Geo Week News

February 3, 2016

Scanse: Finding the Potential of Affordable LiDAR

“Our main goal right now is learning what people who have never been able to obtain LiDAR are going to do with it.”

Last week, I wrote about the forthcoming Sweep from Scanse, a small and affordable ($250) LiDAR sensor. This week, I spoke to Scanse co-founders Tyson Messori and Kent Williams to find out more. We talked about LiDAR’s unknown potential, why they designed the Sweep to look so beautiful, and LiDAR’s entry into the consumer market.

SPAR: Why did you develop Sweep? Was there a gap in the market that you were looking to fill?

Kent Williams: Tyson and I both have pretty big robotics backgrounds, that’s our passion, where we’re coming from. A few years ago we started a product development company, and we found that the one thing really holding back sophisticated, capable, mobile bots in the consumer space was having a scanning LiDAR sensor that was affordable enough to make sense. When we realized that it didn’t exist, we set out to make one ourselves.

SPAR: Beyond robotics, what are the use cases for an affordable LiDAR like Sweep?

Tyson Messori: There’s a lot of opportunities for drones. One of the biggest issues right now is all of these “follow-me” drones are flying far away from the operator because they have a hard time not running into objects. A lot of the sensing options that people are using—like sonars and such—are just not capable enough for a lot of outdoor environments.

Kent: Education is definitely one, just using it as a sensor to learn from in the lab. Security is definitely one. We’ve had a lot of big camera manufacturers contact us, wanting to integrate LiDAR in various ways. Last is the internet of things, the smart home space. There’s a lot of opportunity there to do people sensing—tracking location from one room to the next without really invading privacy. There are a lot of opportunities when you really make it affordable.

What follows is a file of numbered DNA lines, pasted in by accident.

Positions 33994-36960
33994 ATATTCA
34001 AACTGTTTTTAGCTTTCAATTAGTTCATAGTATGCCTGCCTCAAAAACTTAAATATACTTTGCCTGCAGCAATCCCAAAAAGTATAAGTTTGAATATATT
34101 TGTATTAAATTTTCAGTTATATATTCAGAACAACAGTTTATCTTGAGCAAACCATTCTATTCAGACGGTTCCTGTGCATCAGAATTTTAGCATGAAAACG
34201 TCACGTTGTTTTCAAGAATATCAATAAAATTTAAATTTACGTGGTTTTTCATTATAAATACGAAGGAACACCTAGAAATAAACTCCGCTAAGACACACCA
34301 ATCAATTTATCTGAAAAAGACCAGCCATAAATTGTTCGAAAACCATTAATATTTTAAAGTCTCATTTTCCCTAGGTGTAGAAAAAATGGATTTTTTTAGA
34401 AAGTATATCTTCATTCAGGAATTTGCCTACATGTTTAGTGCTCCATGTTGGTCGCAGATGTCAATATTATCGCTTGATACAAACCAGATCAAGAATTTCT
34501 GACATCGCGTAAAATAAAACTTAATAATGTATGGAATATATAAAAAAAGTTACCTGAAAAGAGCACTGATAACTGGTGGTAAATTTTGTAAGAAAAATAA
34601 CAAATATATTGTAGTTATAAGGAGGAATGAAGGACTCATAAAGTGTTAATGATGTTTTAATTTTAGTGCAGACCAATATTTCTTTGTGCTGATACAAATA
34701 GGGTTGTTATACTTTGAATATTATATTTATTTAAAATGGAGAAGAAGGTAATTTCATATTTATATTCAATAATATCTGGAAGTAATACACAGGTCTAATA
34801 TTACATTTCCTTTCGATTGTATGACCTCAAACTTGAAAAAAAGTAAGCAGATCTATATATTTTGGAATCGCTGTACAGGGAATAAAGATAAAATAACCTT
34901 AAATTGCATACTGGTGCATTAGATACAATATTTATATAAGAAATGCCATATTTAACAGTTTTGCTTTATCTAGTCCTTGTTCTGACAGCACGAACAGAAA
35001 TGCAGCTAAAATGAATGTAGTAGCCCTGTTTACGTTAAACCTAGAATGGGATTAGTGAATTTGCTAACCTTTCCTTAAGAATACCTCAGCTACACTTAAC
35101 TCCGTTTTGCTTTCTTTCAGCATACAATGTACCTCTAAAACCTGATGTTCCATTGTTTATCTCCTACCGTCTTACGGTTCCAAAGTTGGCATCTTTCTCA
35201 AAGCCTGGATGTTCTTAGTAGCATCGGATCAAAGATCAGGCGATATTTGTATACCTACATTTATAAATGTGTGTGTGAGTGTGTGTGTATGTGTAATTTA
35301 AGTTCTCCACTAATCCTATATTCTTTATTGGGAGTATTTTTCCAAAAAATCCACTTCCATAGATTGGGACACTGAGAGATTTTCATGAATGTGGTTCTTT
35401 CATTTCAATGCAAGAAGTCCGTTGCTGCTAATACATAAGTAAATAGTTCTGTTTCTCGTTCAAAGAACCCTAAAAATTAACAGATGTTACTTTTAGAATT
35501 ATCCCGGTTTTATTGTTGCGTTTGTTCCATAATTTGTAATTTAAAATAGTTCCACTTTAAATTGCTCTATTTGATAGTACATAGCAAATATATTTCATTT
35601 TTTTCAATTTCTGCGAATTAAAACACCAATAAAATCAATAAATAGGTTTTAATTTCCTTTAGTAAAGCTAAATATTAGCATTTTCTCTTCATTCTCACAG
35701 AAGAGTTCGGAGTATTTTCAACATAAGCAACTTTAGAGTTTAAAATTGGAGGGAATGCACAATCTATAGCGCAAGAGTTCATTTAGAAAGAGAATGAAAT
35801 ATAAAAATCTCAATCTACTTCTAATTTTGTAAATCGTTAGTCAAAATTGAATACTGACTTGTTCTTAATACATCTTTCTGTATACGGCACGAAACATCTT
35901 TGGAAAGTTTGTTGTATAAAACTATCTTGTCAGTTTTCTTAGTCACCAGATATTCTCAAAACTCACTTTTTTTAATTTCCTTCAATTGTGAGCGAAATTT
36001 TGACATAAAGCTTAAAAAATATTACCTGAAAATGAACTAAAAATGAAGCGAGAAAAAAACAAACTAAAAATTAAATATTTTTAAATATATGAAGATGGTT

SPAR: It sounds like the current best uses for the Sweep involve incorporating it in other products. Do you intend to produce a true, stand-alone consumer product at some point?

Kent: With a couple of added features and re-design, it could be an end-consumer product, if it’s included in this family of products for IoT or whatnot. Our first goal, though, our big goal with Sweep, is to get it into tons of developers’ hands and see what they can do with it, how it performs in all the various use cases that it hasn’t really been used for before. Our main goal right now is learning what people who have never been able to obtain LiDAR are going to do with it.

SPAR: The Sweep sensor’s visual design is very distinctive. Was it designed to appeal to consumers, or another specific sort of buyer?

Kent: We want to make it look cool enough where the people in the robotics field will be interested in using it, but also friendly for people who aren’t so familiar with LiDAR and what it can do.

SPAR: Why are you selling it on Kickstarter? Are you trying to make it available to as many people as possible?

Tyson: For the Kickstarter, we’re trying to find the hackers, the early adopters, all the people who want to test this thing out—people like us that are enticed by beautiful-looking things.

Kent: Part of the reasoning for Kickstarter, instead of just selling it right away is that we’re  trying to learn about this market, because it’s brand new, really, at this price point. So Kickstarter is going to allow us to get some insight into how many people are willing to purchase it.

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